Yahya Abu Romman, a 22-year-old languages major, had just graduated from university. To celebrate, he planned a six-week trip to the U.S., where his brother, uncles and aunts and more than a dozen cousins have lived for years.
With good grades, an engaging personality and fluency in three languages — English, Arabic and Spanish — he had worked as a nature conservation ranger while studying, and had his pick of jobs with tour companies in Jordan, a strong U.S. ally.
In 2015, Abu Romman was issued a tourist visa at the U.S. embassy in Amman, good for five years. With money from a graduation present, he bought a round-trip ticket and landed at Chicago’s O’Hare International Airport a few days after the start of President Trump’s travel ban on the citizens of seven predominantly Muslim countries.
That’s where the positive impression of the U.S. he’d inherited from his father came to a screeching halt.
“My dad is a graduate from the University of Illinois,” says Abu Romman. “He always told me America is the land of justice, land of opportunities, of generosity. That there are very kind people. And there are. But I think things have changed.”
Abu Romman is a Jordanian citizen, but born in Syria. He’s been to Syria only once since birth — and being born in an Arab country doesn’t automatically confer citizenship there. Instead, citizenship is generally based your father’s nationality. Still, Abu Romman couldn’t persuade the border officer at O’Hare that he wasn’t Syrian.
“He said, ‘Sir, if you were born in Syria, you should have a Syrian passport,’ ” says Abu Romman at his family’s home off a winding street in the Jordanian capital. “I said, ‘Why should I have a Syrian passport? My father is Jordanian. My mother is Jordanian. We all are Jordanian, but it happened to be in Syria where I was born.’ He knocked on the glass next to him, to his colleague. He said, ‘We might have a problem with this.”
The questions moved on to the case of Abu Romman’s brother, who had lived illegally in the U.S. and overstayed a visa before becoming a citizen. Then border guards went through Abu Romman’s phone and found emails he’d sent to flight schools in the U.S. and other countries.
Abu Romman says his dream was to learn to fly, and he was simply asking about scholarships. But the officer wasn’t convinced that he wasn’t planning to stay in the U.S.
“He said, ‘Sir, we’re going to be cancelling your visa,'” says Abu Romman.
He shows me his U.S. visa with the words “Revoked – cancelled by CBP” – Customs and Border Protection — written across it with a red marker.
Abu Romman says the officer told him he would not be allowed to call his embassy before he signed papers agreeing to be deported. He says he wasn’t allowed to phone a lawyer or a family member.
“He said, ‘If you refuse to sign the papers … I will ban you from entering the United States for the rest of your life,'” Abu Romman says.
He was told he would be deported the following morning.
CBP officers took his jacket, his belt, his phone and his shoelaces, he says, and put him in a cold cell with a steel door and open toilet, along with five other people.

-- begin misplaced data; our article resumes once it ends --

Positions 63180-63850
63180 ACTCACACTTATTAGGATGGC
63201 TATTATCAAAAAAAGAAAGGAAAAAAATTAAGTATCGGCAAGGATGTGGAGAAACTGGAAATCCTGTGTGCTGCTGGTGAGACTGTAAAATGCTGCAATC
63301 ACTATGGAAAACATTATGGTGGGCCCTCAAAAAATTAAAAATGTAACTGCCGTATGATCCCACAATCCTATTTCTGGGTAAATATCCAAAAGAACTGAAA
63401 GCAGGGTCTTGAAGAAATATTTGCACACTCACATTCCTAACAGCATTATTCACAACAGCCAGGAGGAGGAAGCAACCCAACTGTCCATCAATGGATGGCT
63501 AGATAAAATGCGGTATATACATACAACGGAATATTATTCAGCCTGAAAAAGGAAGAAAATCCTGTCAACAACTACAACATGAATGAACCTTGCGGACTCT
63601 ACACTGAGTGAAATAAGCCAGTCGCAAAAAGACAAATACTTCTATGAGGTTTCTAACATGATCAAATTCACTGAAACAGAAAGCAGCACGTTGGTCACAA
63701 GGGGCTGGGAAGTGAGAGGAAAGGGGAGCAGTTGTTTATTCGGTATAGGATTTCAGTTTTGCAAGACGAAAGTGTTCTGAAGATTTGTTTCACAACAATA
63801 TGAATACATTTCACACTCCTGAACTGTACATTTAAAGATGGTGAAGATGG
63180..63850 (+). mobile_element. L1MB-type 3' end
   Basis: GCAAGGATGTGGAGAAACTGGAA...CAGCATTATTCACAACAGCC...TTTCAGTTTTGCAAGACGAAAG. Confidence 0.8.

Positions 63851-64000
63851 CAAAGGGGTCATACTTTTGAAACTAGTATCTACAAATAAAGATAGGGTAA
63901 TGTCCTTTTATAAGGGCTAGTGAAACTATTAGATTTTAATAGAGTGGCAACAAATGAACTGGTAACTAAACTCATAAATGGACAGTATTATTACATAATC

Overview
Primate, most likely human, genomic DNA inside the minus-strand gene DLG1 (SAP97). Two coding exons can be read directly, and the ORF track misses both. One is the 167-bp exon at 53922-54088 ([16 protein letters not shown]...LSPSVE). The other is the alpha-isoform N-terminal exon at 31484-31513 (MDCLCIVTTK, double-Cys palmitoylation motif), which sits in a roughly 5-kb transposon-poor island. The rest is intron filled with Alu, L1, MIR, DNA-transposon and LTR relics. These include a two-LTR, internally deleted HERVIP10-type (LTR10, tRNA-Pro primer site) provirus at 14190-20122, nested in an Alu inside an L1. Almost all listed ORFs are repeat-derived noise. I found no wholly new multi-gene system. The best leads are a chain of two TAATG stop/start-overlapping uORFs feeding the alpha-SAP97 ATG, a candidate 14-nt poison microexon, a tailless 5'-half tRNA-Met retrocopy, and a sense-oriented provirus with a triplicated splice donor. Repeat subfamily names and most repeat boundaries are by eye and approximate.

“I sat there and introduced myself to my cellmates. Most of them were engineers or something,” Abu Romman says.
There were five mattresses on the floor for six people. Abu Romman says everyone crammed into the cell had advanced degrees, including an Indian engineer working for an American company.
Refugee and immigrants’ rights organizations have gone to court over the issue of other travelers who were earlier denied entry to the U.S. after the ban. The case argues that the travelers were coerced by border officials into agreeing to be deported. This is similar to Abu Romman’s account of his experience at O’Hare, though he is not represented in the case.
As of Friday afternoon, CBP had yet to comment in response to NPR requests about Abu Romman’s experience.
Abu Romman had visited the United States once before, when he was in the sixth grade, and has wonderful memories of that trip.
“They were so welcoming – ‘Come to us. See our beautiful land,'” he says. “Now they’re telling you not to come, please. ‘You’re not welcome.'”
He’s been told by the U.S. embassy in Jordan he can apply again for a visa, but probably shouldn’t do it right way. Abu Romman says he probably will, but it’s been a painful lesson. He seems genuinely puzzled by the assumption by border officers that he might try to stay in the U.S.
“I’m a lot safer in Jordan,” he says. “You hear about people being robbed and killed [in the U.S.] all the time. My relatives say sometimes even in gas stations, there are bullet-proof windows between people working there and the customer. You never have to worry about that here.”
Most Jordanians say their biggest problems are economic. At a demonstration Friday in downtown Amman to protest price increases in fuel and public services, another recent graduate, Zina Khabbas, said she was thinking of moving to the Gulf.
Khabbas, wearing designer sunglasses and an elegant head scarf woven with gold threads, is an engineer. She says it’s tough to make ends meet in Jordan, but neither she nor her friends are considering the U.S.
“America was an opportunity for people here before,” says the 22-year-old. “But now, no one is actually thinking about the United States for a future place to live.”
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